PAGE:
The more carbon dioxide people pump into Earth’s atmosphere, warming the planet, the more carbon dioxide and heat slip into the oceans. Warmer and more acidic water is thinning the shells of oysters. But they aren’t the only ocean dwellers facing unwanted home renovations. Anything with a shell is at risk. So, too, may be certain fish. A new study finds that as seawater becomes more acidic, the skeleton of a fish called the little skate stiffens in some places — and gets bendier in others. That could leave this fish better built for walking than swimming.
Burning fossil fuels, such as oil and coal, releases carbon dioxide, or CO2. In the air, this and other greenhouse gases act like a sweater, trapping heat and raising near-surface temperatures around the globe.
The oceans also absorb CO2. And there it combines with a molecule known as calcium carbonate. This produces a new molecule, bicarbonate. The reaction leaves calcium and hydrogen atoms stranded. Those free hydrogen atoms act as an acid to lower the ocean’s pH.
This ocean acidification strongly affects organisms that make shells from calcium carbonate, such as oysters and lobsters. Fish have a built-in system for dealing with changes in ocean pH. Vertebrates — animals with backbones — tend to keep their blood’s pH levels under strict control, says Sean Bignami. He’s a marine biologist at Concordia University in Irvine, Calif. These animals, he notes, “can’t survive with a lot of variation [in blood pH].” To prevent their blood pH from changing, fish have to be pH micromanagers.
If a fish’s blood gets too acidic, it extracts a molecule, calcium phosphate, from its food. (This is a calcium atom attached to a phosphate group: a phosphorus atom and four oxygen atoms.) The phosphate is alkaline. And this tends to neutralize the pH of the fish’s blood. Fish are so good at this that they can adjust to acidic waters in only a few hours.
Valentina Di Santo is a physiologist — someone who studies how living organisms function. She works at Harvard University in Cambridge, Mass. Many physiologists had assumed that fish could easily deal with warmer, more acidic waters. But she was not sure. So she launched studies using little skates.
Closely related to rays and sharks, skates are shaped like round, flat discs with pointy tails. (“They are so sweet!” Di Santo says — “very social. And they get used to you and like to get tickled.”)
Little skates grow to about 50 centimeters (20 inches). Like sharks, they don’t actually have bones. Instead, their skeletons are made of cartilage, like the strong connective tissue in your nose. This cartilage is surrounded by an outer layer of tiny, calcium-filled tiles called tesserae (TESS-er-ay).
Di Santo wanted to examine the calcium in these tesserae. She used a scanning technique called computerized tomography, or CT. Tesserae stand out nicely on the CT scans. This allowed De Santo to see how they changed over time.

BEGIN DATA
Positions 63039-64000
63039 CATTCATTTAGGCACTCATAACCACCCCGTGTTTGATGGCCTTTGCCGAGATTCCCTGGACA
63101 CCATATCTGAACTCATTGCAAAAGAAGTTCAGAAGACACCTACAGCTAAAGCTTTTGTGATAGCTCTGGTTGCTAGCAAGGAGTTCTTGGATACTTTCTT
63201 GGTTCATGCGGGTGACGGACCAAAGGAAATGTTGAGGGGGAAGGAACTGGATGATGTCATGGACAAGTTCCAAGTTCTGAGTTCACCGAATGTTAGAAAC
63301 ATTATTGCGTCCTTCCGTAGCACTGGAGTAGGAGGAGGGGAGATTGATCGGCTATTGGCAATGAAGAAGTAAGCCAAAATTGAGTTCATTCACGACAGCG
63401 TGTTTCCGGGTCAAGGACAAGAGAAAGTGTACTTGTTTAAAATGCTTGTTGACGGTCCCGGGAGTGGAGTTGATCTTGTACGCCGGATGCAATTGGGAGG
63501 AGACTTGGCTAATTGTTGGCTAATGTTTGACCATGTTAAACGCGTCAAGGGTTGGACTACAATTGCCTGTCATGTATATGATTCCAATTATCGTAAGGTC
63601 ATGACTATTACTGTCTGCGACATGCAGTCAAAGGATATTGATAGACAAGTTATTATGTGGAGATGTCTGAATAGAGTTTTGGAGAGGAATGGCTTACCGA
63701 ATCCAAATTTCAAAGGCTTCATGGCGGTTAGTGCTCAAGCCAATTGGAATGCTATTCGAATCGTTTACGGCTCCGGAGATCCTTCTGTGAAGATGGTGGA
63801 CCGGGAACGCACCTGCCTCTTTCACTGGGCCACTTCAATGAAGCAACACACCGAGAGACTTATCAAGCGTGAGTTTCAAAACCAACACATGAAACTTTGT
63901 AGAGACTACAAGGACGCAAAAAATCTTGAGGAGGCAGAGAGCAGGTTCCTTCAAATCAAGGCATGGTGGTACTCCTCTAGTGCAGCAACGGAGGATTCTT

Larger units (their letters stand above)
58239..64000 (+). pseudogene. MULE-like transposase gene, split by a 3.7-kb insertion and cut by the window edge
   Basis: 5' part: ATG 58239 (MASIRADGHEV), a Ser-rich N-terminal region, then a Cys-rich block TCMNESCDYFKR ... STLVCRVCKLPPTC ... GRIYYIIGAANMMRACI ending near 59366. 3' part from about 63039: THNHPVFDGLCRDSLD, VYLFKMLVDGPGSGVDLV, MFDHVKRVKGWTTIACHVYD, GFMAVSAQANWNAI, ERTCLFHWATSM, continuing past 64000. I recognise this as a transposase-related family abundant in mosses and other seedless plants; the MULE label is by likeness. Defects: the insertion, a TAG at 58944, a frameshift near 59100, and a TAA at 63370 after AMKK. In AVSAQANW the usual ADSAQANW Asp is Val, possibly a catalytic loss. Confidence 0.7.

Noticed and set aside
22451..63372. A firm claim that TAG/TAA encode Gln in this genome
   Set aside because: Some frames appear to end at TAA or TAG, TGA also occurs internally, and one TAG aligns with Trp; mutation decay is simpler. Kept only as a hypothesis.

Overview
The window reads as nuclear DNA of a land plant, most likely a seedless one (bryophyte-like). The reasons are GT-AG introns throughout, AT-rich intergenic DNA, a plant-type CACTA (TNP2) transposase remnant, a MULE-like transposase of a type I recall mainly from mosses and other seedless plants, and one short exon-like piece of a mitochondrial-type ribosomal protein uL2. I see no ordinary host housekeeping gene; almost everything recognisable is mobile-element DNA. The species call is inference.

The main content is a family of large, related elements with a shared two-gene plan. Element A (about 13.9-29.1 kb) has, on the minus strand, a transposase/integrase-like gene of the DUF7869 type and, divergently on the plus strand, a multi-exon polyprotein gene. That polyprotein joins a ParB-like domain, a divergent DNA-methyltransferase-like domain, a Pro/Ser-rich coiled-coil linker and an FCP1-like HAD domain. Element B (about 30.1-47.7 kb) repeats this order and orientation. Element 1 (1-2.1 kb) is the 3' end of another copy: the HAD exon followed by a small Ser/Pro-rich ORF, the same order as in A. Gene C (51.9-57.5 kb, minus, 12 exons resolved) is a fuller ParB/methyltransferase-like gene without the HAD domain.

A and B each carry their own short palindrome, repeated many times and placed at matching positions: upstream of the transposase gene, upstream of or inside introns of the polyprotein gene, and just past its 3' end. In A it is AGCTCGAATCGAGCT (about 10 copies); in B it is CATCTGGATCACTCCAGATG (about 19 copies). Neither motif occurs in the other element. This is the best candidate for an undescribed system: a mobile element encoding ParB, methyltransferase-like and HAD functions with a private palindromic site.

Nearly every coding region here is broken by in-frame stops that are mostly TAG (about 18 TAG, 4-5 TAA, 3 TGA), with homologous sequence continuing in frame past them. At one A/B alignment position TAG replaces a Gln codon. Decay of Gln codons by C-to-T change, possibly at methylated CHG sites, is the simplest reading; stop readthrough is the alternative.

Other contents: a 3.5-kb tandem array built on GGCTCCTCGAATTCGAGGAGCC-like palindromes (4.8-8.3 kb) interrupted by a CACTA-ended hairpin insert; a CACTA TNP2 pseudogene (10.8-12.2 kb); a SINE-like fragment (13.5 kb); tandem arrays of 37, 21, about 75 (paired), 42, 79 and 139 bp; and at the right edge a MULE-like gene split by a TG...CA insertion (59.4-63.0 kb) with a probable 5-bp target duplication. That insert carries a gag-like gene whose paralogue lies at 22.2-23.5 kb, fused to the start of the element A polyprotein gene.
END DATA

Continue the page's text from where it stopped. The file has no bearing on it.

Little skates lay flat, rectangular eggs in a leathery covering, sometimes called a “mermaid’s purse.” Di Santo gathered 40 eggs and exposed some to normal seawater. Others got warmer and more acidic ocean water — what scientists predict the seas may be like by 2100 if people keep pumping CO2 into the air. The whole time, Di Santo scanned them regularly with a CT scanner. Their leathery coverings allowed her to keep an eye on the skates’ skeletons as they developed.
Skinny skates, higher stakes
Skates from eggs that grew and hatched in warmer, more acidic waters became wider and flatter adults than did hatchlings raised in normal water. The jaws of skates raised in the more acidified water became tougher, with more hardened tesserae. Their wings, though, were more flexible. Di Santo published her findings January 9 in Proceedings of the Royal Society B.
A flatter skate is not a better skate. “They’re skinny,” and that’s bad, Di Santo notes. What’s more, she adds, “They need to eat more at high temperatures.” And extra snacking comes with a potential cost. “Eating more means exploring the environment more often and being more exposed to [predators].”
The skate’s new skeletons might also change how they behave, she suspects. Little skates use parts of their jaws to “walk” along the seafloor. A stiffer jaw with more calcium could make them better hikers. And a heavier skeleton with more calcium could also keep them on the seafloor more often, she notes, because it would take more energy to lift off.
And skates raised in warm, acidic water might have to use more energy to keep their extra-bendy wings stiff as they swam. Di Santo worries that this extra effort might mean that skates “aren’t likely to fare well in future conditions.”
Past studies had looked at how ocean acidification might affect skeletal features in fish with bones, Bignami notes, and “didn’t find much.” But the CT scans Di Santo used gave her much more information than the methods used in those other studies.
The effects she saw, such as a slightly harder jaws and softer fins, are small, Bigmani admits. But “those can end up being pretty meaningful when you pile small effects on each other.” Together with fishing, habitat loss or other stressors, the ocean’s pH changes might break a skate.